Bivalves probably formed the most common type of biogenic reef in European temperate waters and were normally composed of Mytilus edulis (blue mussel), Modiolus modiolus (horse mussel) or Ostrea edulis (European native oyster) [2,16,17,26]. Of these, O. edulis was perhaps the most significant. There is evidence of oysters being a food source since before Roman times in many archaeological sites where oyster shell remains have been found [14,26]. Today, O. edulis has declined by more than 85% over the last century and shellfish reefs are considered some of the most imperilled marine habitats in the world [27]. During the 1800’s and early 1900’s oyster stocks were systematically exhausted to the point of commercial and functional extinction. More recently, other factors have added pressure to oyster populations including pollution from chemicals such as tributyltin from antifouling paints, sedimentation and invasive species [26].

Due to the increased understanding of how important and vulnerable biogenic shellfish reefs are, actions to protect these now rare habitats are on the rise. Marine Protected Areas (MPA) now seek to limit damaging activities, allowing the habitat to recover naturally, but this is not always possible, especially in habitats which have suffered from chronic disturbance. Restoration as a conservation practice aims to actively restore habitats to resemble former states [27]. This can happen naturally once anthropogenic pressures have been removed but often requires building a self-sufficient ecosystem [28,29] by reintroducing or supporting the ecosystem engineers [3032].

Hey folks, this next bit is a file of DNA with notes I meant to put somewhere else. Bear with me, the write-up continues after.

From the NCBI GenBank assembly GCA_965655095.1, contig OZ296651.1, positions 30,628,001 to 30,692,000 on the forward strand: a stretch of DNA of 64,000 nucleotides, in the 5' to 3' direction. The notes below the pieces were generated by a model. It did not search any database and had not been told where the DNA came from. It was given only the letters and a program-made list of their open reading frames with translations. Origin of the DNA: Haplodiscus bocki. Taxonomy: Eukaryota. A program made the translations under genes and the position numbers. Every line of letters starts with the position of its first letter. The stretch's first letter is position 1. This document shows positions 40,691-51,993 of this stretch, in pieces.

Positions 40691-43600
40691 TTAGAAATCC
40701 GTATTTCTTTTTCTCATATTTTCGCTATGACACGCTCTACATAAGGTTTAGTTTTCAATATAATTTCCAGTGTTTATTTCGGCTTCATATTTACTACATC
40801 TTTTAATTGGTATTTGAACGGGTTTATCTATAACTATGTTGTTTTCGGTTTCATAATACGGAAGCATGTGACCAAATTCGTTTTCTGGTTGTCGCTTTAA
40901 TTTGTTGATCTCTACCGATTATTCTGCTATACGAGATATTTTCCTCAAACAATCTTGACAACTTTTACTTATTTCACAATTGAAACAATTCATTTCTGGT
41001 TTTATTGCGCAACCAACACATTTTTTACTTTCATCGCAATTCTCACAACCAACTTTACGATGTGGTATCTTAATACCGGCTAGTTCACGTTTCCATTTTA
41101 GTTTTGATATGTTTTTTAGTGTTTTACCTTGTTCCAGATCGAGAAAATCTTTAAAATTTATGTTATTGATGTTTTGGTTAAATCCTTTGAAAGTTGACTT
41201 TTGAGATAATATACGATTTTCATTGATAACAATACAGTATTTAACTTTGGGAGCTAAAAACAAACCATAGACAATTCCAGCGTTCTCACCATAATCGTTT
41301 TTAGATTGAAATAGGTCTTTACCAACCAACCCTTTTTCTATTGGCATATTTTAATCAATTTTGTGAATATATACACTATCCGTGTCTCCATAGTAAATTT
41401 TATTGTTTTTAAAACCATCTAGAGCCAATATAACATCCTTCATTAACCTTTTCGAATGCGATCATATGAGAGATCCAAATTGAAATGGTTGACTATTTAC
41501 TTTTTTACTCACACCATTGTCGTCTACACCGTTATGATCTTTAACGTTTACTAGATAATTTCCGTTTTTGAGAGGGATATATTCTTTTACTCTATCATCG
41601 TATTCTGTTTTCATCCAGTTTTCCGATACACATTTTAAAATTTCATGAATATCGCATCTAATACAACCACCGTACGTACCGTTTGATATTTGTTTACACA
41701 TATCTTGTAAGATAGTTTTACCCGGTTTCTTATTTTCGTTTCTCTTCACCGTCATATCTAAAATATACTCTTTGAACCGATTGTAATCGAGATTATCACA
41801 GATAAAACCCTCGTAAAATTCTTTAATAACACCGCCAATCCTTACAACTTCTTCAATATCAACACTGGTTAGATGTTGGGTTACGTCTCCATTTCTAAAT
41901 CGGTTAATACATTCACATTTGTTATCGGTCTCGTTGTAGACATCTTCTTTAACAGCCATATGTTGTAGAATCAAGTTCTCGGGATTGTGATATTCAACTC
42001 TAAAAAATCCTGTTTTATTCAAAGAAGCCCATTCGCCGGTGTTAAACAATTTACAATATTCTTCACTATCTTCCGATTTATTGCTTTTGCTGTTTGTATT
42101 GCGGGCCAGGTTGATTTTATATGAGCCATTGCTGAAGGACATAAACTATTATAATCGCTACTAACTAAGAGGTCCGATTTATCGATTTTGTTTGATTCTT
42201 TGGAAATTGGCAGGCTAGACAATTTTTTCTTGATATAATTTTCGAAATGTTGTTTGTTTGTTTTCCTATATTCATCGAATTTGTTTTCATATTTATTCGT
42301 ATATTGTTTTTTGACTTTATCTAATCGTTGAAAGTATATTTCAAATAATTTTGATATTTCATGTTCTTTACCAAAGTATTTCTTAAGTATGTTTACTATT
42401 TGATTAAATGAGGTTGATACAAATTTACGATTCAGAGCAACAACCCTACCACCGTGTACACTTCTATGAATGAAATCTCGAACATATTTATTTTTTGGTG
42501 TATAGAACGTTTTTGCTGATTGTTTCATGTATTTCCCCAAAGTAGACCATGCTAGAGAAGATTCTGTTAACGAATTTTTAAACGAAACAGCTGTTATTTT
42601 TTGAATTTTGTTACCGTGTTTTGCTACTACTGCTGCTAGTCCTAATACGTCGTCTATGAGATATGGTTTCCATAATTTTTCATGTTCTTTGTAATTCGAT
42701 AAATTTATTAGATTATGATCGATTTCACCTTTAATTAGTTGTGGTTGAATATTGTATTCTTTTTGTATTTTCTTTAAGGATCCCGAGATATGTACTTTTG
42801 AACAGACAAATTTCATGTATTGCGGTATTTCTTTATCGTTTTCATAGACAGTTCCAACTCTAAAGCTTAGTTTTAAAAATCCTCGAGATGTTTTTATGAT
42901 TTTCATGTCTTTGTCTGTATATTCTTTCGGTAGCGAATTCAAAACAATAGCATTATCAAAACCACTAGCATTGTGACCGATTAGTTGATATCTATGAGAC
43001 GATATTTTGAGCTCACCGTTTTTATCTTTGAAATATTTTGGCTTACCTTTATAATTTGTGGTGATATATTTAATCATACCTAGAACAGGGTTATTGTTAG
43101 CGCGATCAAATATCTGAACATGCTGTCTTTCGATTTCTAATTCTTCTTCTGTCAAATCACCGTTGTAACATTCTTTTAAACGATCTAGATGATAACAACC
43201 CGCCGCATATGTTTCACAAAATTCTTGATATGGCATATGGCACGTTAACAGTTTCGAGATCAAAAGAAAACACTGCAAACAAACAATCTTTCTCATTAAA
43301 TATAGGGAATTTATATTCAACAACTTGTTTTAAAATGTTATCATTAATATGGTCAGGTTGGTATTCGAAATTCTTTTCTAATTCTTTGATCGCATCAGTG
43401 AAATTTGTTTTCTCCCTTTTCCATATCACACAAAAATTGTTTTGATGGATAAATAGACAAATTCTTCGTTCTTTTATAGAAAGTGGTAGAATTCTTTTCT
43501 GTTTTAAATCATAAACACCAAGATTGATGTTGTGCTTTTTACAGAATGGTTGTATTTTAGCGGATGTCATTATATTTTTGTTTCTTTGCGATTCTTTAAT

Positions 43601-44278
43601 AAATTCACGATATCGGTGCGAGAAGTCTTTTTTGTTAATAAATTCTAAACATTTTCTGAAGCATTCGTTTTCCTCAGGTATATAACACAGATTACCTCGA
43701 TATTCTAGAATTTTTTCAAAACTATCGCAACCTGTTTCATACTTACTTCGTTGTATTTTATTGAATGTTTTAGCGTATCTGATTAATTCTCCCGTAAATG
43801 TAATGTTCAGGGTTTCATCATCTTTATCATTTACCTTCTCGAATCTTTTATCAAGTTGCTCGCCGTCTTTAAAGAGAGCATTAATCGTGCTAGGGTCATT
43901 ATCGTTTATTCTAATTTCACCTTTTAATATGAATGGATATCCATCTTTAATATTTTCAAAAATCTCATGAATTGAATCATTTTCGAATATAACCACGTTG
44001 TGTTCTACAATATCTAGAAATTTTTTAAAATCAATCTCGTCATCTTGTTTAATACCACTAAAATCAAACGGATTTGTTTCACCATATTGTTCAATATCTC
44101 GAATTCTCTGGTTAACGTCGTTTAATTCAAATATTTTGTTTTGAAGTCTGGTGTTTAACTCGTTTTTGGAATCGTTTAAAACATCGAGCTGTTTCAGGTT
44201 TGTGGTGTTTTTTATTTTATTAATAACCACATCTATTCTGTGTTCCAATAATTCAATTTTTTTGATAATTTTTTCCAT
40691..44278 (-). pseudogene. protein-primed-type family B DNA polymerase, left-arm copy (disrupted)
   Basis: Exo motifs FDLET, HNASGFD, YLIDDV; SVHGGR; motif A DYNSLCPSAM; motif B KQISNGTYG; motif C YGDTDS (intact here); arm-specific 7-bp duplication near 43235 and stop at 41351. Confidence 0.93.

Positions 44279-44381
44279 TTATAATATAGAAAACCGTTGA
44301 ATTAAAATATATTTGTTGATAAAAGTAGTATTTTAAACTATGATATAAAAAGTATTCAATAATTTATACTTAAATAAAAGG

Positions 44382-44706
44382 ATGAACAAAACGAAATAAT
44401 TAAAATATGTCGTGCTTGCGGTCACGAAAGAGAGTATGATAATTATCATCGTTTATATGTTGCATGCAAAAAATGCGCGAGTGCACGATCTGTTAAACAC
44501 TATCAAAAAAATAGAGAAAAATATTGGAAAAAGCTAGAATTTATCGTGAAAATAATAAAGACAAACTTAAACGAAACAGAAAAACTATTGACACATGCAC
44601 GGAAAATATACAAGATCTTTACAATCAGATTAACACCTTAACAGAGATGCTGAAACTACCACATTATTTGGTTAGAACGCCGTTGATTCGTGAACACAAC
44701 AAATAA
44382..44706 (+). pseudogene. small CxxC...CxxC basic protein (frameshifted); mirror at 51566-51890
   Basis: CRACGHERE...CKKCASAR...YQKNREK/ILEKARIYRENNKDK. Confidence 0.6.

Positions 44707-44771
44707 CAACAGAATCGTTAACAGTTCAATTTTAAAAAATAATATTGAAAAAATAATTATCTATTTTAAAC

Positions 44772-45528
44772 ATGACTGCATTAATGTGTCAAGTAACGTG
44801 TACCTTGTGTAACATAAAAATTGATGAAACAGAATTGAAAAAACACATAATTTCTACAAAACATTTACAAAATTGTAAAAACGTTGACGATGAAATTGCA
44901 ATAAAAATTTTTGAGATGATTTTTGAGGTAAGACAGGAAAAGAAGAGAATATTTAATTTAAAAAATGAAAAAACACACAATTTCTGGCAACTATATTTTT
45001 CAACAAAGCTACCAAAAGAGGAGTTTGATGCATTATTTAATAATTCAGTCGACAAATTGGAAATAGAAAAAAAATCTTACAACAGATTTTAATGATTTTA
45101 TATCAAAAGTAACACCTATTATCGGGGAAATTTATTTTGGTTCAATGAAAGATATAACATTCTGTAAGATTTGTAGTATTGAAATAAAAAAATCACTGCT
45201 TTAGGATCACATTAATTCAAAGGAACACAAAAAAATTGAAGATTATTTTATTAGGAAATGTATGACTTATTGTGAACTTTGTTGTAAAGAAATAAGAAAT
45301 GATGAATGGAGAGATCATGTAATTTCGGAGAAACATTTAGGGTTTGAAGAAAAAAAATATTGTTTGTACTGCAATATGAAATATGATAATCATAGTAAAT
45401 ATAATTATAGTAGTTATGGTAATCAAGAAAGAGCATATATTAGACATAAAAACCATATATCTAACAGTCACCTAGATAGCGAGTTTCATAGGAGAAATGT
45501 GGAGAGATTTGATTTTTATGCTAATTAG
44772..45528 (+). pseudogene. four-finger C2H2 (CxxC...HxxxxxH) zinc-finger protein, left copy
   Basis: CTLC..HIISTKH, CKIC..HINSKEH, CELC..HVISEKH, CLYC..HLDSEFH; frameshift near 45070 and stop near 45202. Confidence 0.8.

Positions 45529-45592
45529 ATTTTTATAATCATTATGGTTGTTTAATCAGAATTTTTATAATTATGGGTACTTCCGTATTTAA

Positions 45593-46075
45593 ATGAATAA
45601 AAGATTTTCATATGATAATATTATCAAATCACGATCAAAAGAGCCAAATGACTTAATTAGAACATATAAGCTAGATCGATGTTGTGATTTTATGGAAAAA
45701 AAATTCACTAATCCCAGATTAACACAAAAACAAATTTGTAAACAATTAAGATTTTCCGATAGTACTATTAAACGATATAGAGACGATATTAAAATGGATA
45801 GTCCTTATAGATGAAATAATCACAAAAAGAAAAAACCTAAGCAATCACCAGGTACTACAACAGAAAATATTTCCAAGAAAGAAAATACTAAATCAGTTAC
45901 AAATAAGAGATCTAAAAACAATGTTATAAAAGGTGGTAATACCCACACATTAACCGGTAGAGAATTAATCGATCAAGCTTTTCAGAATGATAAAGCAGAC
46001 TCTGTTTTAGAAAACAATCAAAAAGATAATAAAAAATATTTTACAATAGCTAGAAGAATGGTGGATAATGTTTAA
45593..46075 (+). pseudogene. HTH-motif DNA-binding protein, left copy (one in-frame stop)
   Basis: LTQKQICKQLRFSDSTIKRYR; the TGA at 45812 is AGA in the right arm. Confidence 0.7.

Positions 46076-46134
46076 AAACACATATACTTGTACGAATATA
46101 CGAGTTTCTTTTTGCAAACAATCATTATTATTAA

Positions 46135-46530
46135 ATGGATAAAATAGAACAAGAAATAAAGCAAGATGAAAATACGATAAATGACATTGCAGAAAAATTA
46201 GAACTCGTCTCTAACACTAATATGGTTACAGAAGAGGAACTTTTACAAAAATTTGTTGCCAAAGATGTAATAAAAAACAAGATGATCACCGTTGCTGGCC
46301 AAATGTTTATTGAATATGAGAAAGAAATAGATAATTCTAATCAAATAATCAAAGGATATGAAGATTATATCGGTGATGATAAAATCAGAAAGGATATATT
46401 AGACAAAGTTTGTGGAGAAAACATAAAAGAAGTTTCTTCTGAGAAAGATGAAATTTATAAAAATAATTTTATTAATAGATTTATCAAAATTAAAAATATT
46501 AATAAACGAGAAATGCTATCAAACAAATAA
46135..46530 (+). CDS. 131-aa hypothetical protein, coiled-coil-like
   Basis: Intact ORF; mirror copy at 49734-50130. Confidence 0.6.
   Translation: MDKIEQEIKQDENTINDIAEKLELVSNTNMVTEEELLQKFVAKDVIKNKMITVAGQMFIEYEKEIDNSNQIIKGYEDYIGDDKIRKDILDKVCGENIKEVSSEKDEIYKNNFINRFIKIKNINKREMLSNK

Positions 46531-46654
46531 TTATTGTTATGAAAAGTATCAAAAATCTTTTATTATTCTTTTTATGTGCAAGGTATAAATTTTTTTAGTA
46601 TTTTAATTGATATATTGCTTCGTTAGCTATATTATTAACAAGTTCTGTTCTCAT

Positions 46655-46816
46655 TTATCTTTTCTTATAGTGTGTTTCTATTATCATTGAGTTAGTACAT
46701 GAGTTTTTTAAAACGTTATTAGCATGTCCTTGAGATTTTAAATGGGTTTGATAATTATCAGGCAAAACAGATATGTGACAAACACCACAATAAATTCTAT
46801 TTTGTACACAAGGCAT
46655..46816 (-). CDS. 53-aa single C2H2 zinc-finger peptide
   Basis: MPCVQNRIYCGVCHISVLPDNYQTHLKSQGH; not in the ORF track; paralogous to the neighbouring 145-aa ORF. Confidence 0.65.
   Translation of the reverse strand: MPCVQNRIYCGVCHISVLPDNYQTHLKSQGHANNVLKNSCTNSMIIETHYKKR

The significance of restoration projects is now acknowledged at an international level with support from industry, non-governmental organisations and by governments [3234]. The UN Decade on Ecosystem Restoration aims to bring attention to the need to protect and restore ecosystems around the world. By 2030 the program aims to achieve a strong global movement working towards a sustainable future by restoring degraded habitats to the benefit of all society. Comprised of UN members, governments, NGOs and restoration practitioners, the program recognises the current needs of stakeholders and the need to preserve ecosystems which support them [35].

Oyster restoration is becoming a priority in many coastal conservation initiatives [8,14,35,36]. Many locations around Europe which supported historical oyster fisheries and /or remnant populations are now being considered as possible locations for O. edulis restoration [1,37,38]. Owing to the catastrophic decline and modern-day rarity of O. edulis reef habitats, and the historical context within which these declines occurred, it is extremely difficult to re-construct the biodiversity characteristics of a fully restored reef [39]. By examining the biodiversity of oyster habitats recovering from fishing activity [40], a greater understanding of the faunal community composition associated with oyster reef habitats can be gained [2,10,31] and used to manage expectations of biodiversity outcomes and progress towards biodiversity goals.